For Dickens, the value of Christmas, and the Savior’s life and work it appears to me, is its ability to produce in us moral reform, enabling us to becoming better, do better, and ultimately to appease God, pleasing him with our moral reforms and effecting his forgiveness for our sins so that we can die in peace. You can hear all these theological assumptions echoing in A Christmas Carol, even into the final paragraph where we are assured that Scrooge “lived upon the Total Abstinence Principle, ever afterwards.” Personal reform was the main point.
Then there is Handel’s Messiah. Here are some selected lyrics, which are passages drawn directly from the KJV Bible. Hardly any commentary is needed:
Behold the Lamb of God that taketh away the sin of the world. [John 1:29]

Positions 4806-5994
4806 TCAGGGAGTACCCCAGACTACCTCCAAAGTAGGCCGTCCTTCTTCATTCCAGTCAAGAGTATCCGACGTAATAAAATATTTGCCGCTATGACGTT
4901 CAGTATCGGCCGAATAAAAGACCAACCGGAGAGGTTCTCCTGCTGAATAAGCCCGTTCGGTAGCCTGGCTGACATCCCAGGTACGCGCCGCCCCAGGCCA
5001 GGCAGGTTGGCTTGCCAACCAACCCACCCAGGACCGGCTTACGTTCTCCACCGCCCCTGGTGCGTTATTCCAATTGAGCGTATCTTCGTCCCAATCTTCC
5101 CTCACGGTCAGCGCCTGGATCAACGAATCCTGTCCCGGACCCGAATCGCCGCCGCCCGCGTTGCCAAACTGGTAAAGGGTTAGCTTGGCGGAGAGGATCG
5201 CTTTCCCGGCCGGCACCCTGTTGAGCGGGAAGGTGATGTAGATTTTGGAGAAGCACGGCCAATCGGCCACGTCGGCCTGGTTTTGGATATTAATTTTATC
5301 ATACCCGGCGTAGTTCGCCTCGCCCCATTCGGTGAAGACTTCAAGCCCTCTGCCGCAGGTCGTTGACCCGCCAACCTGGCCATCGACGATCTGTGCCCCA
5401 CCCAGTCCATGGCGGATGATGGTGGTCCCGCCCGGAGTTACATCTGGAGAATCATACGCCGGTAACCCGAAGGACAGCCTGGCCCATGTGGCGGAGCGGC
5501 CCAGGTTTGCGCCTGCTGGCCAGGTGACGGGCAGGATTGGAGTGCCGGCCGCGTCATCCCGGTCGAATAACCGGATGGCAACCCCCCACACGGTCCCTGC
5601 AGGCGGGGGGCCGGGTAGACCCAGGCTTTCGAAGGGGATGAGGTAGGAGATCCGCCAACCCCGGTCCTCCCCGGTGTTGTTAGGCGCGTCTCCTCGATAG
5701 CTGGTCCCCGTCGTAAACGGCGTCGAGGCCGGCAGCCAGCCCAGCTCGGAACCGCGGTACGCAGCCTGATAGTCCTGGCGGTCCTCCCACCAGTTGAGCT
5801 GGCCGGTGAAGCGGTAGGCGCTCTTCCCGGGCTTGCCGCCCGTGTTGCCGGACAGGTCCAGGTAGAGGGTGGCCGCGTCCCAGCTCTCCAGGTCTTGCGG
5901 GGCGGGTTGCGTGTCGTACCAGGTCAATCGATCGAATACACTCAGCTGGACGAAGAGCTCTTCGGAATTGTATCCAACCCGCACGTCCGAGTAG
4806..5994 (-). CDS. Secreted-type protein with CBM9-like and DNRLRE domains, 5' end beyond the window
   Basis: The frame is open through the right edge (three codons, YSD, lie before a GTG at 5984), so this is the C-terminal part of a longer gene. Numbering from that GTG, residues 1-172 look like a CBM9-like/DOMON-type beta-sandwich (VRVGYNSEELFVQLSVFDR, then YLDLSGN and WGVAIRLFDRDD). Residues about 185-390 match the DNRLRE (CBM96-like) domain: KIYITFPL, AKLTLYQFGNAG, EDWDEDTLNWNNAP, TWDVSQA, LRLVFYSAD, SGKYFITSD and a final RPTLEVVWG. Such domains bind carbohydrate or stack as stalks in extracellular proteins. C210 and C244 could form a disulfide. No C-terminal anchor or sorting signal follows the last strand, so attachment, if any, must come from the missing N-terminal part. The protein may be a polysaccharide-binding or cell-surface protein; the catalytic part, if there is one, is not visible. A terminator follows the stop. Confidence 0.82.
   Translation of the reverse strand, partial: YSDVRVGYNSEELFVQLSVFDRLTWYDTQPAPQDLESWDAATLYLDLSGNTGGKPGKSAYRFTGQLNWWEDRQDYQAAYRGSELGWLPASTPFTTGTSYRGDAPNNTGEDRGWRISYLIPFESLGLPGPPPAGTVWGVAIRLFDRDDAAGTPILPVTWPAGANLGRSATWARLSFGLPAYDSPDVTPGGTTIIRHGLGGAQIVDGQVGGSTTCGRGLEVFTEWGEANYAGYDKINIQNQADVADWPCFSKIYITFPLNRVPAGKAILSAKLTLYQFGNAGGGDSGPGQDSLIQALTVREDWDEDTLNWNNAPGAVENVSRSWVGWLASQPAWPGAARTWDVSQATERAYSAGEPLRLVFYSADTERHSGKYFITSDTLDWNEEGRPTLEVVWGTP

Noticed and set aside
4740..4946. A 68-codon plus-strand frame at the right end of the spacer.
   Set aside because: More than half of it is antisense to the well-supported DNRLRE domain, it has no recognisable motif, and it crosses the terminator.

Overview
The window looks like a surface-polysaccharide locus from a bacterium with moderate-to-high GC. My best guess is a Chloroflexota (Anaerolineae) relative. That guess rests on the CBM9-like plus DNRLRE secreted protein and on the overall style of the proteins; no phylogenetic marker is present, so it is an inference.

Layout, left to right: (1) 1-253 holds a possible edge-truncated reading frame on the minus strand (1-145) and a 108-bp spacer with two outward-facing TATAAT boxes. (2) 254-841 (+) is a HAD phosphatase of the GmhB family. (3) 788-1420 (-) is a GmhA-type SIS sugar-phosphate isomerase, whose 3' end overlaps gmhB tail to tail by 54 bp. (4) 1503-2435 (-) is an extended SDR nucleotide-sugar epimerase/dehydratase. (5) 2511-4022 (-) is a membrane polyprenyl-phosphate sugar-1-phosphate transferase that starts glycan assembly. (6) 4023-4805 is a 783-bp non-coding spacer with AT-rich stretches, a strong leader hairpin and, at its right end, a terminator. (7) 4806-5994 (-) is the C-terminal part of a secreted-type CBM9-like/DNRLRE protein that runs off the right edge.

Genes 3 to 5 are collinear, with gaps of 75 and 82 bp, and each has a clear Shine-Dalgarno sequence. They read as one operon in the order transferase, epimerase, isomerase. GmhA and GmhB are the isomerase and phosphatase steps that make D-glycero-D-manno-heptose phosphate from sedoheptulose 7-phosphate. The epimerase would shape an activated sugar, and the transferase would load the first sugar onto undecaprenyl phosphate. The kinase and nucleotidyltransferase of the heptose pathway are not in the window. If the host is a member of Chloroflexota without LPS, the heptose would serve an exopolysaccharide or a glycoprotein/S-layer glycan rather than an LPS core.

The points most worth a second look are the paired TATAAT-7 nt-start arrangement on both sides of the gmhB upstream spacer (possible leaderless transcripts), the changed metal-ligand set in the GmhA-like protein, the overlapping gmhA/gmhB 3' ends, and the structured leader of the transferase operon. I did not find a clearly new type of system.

He was despised and rejected of men; a man of sorrows and acquainted with grief. He gave His back to the smiters, and His cheeks to them that plucked off the hair: He hid not His face from shame and spitting. [Isaiah 53:3, 50:6]
Surely He hath borne our griefs, and carried our sorrows! He was wounded for our transgressions; He was bruised for our iniquities; the chastisement of our peace was upon Him. And with His stripes we are healed. [Isaiah 53:4-5]
All we like sheep have gone astray; we have turned every one to his own way. And the Lord hath laid on Him the iniquity of us all. [Isaiah 53:6]
He was cut off out of the land of the living; for the transgression of Thy people was He stricken. [Isaiah 53:8]
I know that my Redeemer liveth, and that He shall stand at the latter day upon the earth; and though worms destroy this body yet, in my flesh shall I see God. For now is Christ risen from the dead, the firstfruits of them that sleep. [Job 19:25 and 1 Corinthians 15:20]
Since by man came death, by man came also the resurrection of the dead. [1 Corinthians 15:21]
For as in Adam all die, even so in Christ shall all be made alive. [1 Corinthians 15:22]
O death, where is thy sting? O grave! where is thy victory? The sting of death is sin, and the strength of sin is the law. But thanks be to God, who giveth us the victory through our Lord Jesus Christ. [1 Corinthians 15:55-57]